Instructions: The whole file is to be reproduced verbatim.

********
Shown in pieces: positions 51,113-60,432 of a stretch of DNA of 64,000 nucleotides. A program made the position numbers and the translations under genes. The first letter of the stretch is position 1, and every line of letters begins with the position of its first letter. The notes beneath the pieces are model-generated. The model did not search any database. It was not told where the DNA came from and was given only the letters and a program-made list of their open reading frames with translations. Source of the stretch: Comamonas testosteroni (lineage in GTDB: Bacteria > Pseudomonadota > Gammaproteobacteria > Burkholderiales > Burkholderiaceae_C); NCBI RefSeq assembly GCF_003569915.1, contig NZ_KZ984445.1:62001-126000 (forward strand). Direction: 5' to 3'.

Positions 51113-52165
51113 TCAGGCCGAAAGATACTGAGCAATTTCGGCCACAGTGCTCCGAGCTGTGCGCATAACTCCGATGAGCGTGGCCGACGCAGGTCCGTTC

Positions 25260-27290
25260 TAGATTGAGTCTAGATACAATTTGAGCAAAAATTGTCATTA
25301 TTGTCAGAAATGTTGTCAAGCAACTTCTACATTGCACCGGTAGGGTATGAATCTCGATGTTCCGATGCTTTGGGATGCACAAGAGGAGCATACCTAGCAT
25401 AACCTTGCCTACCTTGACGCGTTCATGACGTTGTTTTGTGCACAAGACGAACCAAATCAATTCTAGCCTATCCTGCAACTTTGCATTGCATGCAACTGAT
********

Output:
Shown in pieces: positions 51,113-60,432 of a stretch of DNA of 64,000 nucleotides. A program made the position numbers and the translations under genes. The first letter of the stretch is position 1, and every line of letters begins with the position of its first letter. The notes beneath the pieces are model-generated. The model did not search any database. It was not told where the DNA came from and was given only the letters and a program-made list of their open reading frames with translations. Source of the stretch: Comamonas testosteroni (lineage in GTDB: Bacteria > Pseudomonadota > Gammaproteobacteria > Burkholderiales > Burkholderiaceae_C); NCBI RefSeq assembly GCF_003569915.1, contig NZ_KZ984445.1:62001-126000 (forward strand). Direction: 5' to 3'.

Positions 51113-52165
51113 TCAGGCCGAAAGATACTGAGCAATTTCGGCCACAGTGCTCCGAGCTGTGCGCATAACTCCGATGAGCGTGGCCGACGCAGGTCCGTTC

Positions 25260-27290
25260 TAGATTGAGTCTAGATACAATTTGAGCAAAAATTGTCATTA
25301 TTGTCAGAAATGTTGTCAAGCAACTTCTACATTGCACCGGTAGGGTATGAATCTCGATGTTCCGATGCTTTGGGATGCACAAGAGGAGCATACCTAGCAT
25401 AACCTTGCCTACCTTGACGCGTTCATGACGTTGTTTTGTGCACAAGACGAACCAAATCAATTCTAGCCTATCCTGCAACTTTGCATTGCATGCAACTGAT